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n an effort to ensure that sufficient bandwidth is available amid the coronavirus outbreak, YouTube has announced that it is temporarily shifting video quality to standard definition on its platform.
“We continue to work closely with governments and network operators around the globe to do our part to minimize stress on the system during this unprecedented situation,” a Google spokeswoman told Fox News via email. “Last week, we announced that we were temporarily defaulting all videos on YouTube to standard definition in the EU. Given the global nature of this crisis, we will expand that change globally.”
The Google-owned video-sharing site is making the change in a gradual rollout that started Tuesday. The change is expected to last for approximately 30 days, although users can manually adjust the video quality on YouTube.
YouTube says that it has seen little change in the peaks of demand during the pandemic, but has seen changes in usage patterns as more people at home expand their use of the platform across additional hours and lower usage peaks.
More than 2 billion users visit YouTube every month, according to Google, which notes that people watch over a billion hours of video on the platform every day.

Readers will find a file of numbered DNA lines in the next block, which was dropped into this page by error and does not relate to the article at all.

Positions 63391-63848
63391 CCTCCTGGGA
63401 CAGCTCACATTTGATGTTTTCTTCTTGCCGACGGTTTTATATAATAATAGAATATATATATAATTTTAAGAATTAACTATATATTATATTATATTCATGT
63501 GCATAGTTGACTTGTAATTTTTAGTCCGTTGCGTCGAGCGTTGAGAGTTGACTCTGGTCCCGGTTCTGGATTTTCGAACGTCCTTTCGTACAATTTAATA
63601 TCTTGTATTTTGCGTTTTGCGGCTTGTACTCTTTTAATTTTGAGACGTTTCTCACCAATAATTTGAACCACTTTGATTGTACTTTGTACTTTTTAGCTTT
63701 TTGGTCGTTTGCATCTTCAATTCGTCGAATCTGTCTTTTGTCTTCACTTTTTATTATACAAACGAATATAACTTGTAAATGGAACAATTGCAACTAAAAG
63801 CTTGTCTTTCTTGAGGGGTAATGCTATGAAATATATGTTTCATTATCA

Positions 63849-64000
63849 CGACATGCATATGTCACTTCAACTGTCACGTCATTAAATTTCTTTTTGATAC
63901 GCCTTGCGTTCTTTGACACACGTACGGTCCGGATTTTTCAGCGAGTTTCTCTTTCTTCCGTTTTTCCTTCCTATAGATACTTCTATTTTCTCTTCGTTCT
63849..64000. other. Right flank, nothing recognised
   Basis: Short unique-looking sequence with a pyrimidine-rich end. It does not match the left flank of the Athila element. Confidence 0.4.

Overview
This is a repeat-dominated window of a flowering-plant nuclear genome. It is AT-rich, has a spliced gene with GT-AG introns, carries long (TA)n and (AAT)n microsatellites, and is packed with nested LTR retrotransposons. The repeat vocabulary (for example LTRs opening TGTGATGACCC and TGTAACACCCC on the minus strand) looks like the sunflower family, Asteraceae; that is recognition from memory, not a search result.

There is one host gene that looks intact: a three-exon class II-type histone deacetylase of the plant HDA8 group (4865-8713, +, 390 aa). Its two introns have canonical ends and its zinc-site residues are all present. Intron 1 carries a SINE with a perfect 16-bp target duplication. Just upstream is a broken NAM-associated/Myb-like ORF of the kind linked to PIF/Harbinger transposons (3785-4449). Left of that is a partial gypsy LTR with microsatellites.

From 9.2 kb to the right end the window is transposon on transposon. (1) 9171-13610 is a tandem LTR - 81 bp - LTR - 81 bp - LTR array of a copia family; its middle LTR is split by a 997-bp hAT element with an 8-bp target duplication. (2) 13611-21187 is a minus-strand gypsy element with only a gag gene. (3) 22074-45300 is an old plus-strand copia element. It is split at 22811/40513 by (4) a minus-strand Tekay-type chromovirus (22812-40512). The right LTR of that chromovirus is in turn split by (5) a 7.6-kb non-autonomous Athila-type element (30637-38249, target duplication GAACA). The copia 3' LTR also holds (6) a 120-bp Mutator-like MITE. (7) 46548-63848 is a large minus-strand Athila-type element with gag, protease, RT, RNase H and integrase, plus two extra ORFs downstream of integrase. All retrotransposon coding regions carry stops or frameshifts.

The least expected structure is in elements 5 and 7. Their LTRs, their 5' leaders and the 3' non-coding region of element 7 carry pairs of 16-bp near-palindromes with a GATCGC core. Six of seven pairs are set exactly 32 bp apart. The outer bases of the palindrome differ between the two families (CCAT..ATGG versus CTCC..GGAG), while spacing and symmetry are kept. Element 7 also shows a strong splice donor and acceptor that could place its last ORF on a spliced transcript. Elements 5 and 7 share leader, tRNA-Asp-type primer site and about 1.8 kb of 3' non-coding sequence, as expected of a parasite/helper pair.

Other services have been throttled in parts of the world in response to the bandwidth demands caused by the coronavirus outbreak.
Netflix, for example, recently throttled down its video quality in Europe at the request of authorities there who want to ensure that sufficient Internet capacity is available during the crisis.
On Tuesday, the Disney+ streaming service launched in the U.K., Ireland, Germany, Italy, Spain, Austria and Switzerland. “In light of concerns regarding the current ability of certain broadband infrastructure to handle the anticipated consumer demand for Disney+, the service will now feature a lower overall bandwidth utilisation by at least 25 percent,” Disney explained in a statement.
As of Wednesday morning, at least 425,000 coronavirus cases had been diagnosed worldwide, more than 55,000 of which were in the U.S. The disease has accounted for at least 18,000 deaths around the world, including more than 800 in the U.S.
The Associated Press contributed to this article.
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By James Rogers